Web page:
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CHAPTER SUMMARIES WITH NOTES
As arranged by the note, Henchard and Susan meet at the Amphitheater, known as the Ring. He apologizes to her for his past mistakes, and she explains her reason for living with Newson. He tells Susan she should move to a cottage in Casterbridge as the widow Mrs. Newson. He will meet her there, court her, and eventually marry her. Not wanting Elizabeth-Jane to ever know the truth about he, he suggests that she will be known as his stepdaughter. When he asks Susan whether she forgives him or not, he cannot discern her response and glosses it over by saying, "Never mind--all in good time. Judge me by my good works."
The first half of the chapter is devoted to a detailed, graphic description of the Amphitheater, a Roman ruin outside of town known for having a somewhat unscrupulous reputation. Hardy emphasizes the gloom of its surroundings, suggesting a sense of mystery. It seems an appropriate place for Henchard to suggest as a meeting place where he can apologize to Susan for having sold her and their daughter. The cowardly Henchard also knows that the Ring is dark, secluded, and safe from observation. He is obviously worried about his good reputation.
The meek Susan is self-deprecating, telling Henchard that she does not want to cause trouble and will go away if need be. Henchard, however, has other plans. He seems genuinely repentant of his past mistake. He apologizes to Susan and states his intention of courting and marrying her in the future, making Elizabeth-Jane his stepdaughter. His promises to her make Henchard feel less guilty; he is glad for the opportunity to rectify his past.
When Henchard returns home, he finds Farfrae struggling with the account books. After they have supper together, he confides in Farfrae about his past and how Susan has reappeared on the scene. He also discloses how Elizabeth-Jane does not know who her real father is. Henchard asks Farfrae what he should do about her, and Farfrae suggests that he tell her the truth.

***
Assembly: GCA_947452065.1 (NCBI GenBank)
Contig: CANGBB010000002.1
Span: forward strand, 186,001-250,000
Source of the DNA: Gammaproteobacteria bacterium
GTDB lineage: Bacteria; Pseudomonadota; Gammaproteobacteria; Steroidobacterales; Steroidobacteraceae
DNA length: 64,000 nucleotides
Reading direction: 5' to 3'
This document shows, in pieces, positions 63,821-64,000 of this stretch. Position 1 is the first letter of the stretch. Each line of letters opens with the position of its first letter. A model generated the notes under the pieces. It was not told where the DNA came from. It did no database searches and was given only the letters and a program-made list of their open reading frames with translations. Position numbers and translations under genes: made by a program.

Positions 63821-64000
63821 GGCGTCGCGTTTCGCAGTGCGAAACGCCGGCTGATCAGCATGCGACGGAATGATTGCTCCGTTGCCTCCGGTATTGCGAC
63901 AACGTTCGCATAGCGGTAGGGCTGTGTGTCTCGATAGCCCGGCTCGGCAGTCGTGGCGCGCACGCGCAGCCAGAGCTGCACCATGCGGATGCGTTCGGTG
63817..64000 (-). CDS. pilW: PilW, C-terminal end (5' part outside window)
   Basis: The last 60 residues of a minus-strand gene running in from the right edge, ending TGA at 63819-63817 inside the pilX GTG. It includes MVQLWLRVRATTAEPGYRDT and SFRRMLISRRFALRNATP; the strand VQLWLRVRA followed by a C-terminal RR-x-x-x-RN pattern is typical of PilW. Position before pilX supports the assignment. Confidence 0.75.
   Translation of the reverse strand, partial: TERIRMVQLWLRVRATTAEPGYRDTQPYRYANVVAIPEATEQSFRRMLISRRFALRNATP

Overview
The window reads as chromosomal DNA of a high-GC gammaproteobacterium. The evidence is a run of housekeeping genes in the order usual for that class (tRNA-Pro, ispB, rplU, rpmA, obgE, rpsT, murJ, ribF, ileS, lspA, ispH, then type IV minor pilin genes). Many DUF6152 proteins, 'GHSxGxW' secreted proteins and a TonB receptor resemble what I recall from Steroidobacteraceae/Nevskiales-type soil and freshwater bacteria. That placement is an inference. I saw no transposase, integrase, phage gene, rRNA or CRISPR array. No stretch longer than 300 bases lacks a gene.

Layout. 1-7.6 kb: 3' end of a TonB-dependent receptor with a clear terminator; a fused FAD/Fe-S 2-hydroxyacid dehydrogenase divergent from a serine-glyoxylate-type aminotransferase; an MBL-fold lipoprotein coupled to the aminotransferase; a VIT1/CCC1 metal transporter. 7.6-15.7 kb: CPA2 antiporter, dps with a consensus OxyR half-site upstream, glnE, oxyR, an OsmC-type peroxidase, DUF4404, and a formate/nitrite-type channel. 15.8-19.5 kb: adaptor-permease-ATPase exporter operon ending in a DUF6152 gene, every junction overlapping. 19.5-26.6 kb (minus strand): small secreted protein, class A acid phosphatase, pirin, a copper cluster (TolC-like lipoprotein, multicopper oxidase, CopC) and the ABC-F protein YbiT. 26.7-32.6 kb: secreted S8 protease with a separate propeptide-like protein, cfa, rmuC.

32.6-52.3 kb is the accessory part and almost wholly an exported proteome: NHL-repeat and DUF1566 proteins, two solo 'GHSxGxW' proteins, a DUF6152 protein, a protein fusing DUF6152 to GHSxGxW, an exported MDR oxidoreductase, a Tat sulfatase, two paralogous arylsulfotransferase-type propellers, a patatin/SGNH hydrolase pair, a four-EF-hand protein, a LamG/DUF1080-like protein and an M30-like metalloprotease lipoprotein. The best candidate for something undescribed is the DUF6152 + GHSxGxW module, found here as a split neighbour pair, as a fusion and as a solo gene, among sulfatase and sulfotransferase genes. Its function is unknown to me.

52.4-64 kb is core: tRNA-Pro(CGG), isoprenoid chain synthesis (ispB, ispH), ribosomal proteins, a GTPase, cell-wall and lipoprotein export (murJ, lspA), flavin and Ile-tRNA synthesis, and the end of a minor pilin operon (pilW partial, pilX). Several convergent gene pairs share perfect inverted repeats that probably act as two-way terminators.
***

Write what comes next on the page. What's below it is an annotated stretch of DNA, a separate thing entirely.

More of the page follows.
Henchard conveys another dilemma. He has become intimate with a woman in Jersey who suffered much when their affair was discovered. Thinking his wife dead, Henchard had offered her marriage as a solution. Now, however, he feels his duty is to stand by Susan. Henchard asks Farfrae to write the lady in Jersey a letter to explain the situation. He also plans to send her money.
In this chapter, the reader sees that Henchard still knows "no moderation in his requests and impulses." Having taken an inordinate liking to Farfrae, he makes him his confidante and tells him about his past mistake with Susan and asks his advice about Elizabeth-Jane. Farfrae feels that Henchard should tell Elizabeth- Jane the truth about the past; he feels she would forgive both mother and father. Henchard, however, does not want to disclose the truth and risk losing his daughter's affection.
Henchard also tells Farfrae about his past loneliness and deep depression. He says that his isolation led him to an affair with a woman in Jersey. When their relationship was revealed, it caused her great pain. To make things right, he promised to marry her. Whatever Henchard's faults might he, it is obvious he is no philanderer, but a man of honor.
With Susan's re-entry into his life he feels his first duty is to her, and he must disappoint the woman in Jersey. He feels bad about the situation and plans to send her a sum of money as an apology. He asks Farfrae to write a letter to her explaining the situation.
The differences of temperament between Henchard and Farfrae are revealed in this chapter. Henchard is "mentally and physically unfit for grubbing subtleties from soiled paper". His books of account are in an unmanageable mess, for he is not given to details. In contrast, Donald Farfrae, an educated man who is detail-oriented, eagerly tackles the neglected books. When Henchard tells Farfrae about the gloomy fits of depression he experiences, Farfrae politely tells him he has never had a sense of loneliness or depression. Henchard is very outspoken; in opposition, Farfrae knows how to maintain a diplomatic silence. Farfrae is prudent, meticulous, and transparent; Henchard is Moody and impulsive.
It is important to notice how the chapter ends. Henchard has a sense of uneasiness about his personal matters, as if he is tempting the hand of Fate. He doubtfully wonders, "Can it be that it will go so easily?" His thoughts seem to foreshadow that things will not go smoothly.